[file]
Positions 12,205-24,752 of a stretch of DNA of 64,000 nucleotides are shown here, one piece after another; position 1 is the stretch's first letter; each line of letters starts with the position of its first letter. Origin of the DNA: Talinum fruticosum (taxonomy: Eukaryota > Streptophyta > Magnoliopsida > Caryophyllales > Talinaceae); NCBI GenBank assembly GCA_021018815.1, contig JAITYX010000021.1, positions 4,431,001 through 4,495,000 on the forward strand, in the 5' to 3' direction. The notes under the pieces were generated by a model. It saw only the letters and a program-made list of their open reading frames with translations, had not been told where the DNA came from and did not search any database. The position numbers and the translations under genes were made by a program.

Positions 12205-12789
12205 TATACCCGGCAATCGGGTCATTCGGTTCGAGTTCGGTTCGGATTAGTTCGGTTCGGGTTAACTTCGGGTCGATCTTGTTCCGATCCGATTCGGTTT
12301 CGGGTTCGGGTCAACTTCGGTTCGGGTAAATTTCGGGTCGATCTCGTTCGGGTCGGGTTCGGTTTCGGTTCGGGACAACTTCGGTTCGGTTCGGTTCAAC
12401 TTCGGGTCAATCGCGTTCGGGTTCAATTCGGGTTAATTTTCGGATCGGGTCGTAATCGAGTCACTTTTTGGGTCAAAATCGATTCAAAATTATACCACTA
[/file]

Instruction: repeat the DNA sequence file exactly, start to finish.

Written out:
Positions 12,205-24,752 of a stretch of DNA of 64,000 nucleotides are shown here, one piece after another; position 1 is the stretch's first letter; each line of letters starts with the position of its first letter. Origin of the DNA: Talinum fruticosum (taxonomy: Eukaryota > Streptophyta > Magnoliopsida > Caryophyllales > Talinaceae); NCBI GenBank assembly GCA_021018815.1, contig JAITYX010000021.1, positions 4,431,001 through 4,495,000 on the forward strand, in the 5' to 3' direction. The notes under the pieces were generated by a model. It saw only the letters and a program-made list of their open reading frames with translations, had not been told where the DNA came from and did not search any database. The position numbers and the translations under genes were made by a program.

Positions 12205-12789
12205 TATACCCGGCAATCGGGTCATTCGGTTCGAGTTCGGTTCGGATTAGTTCGGTTCGGGTTAACTTCGGGTCGATCTTGTTCCGATCCGATTCGGTTT
12301 CGGGTTCGGGTCAACTTCGGTTCGGGTAAATTTCGGGTCGATCTCGTTCGGGTCGGGTTCGGTTTCGGTTCGGGACAACTTCGGTTCGGTTCGGTTCAAC
12401 TTCGGGTCAATCGCGTTCGGGTTCAATTCGGGTTAATTTTCGGATCGGGTCGTAATCGAGTCACTTTTTGGGTCAAAATCGATTCAAAATTATACCACTA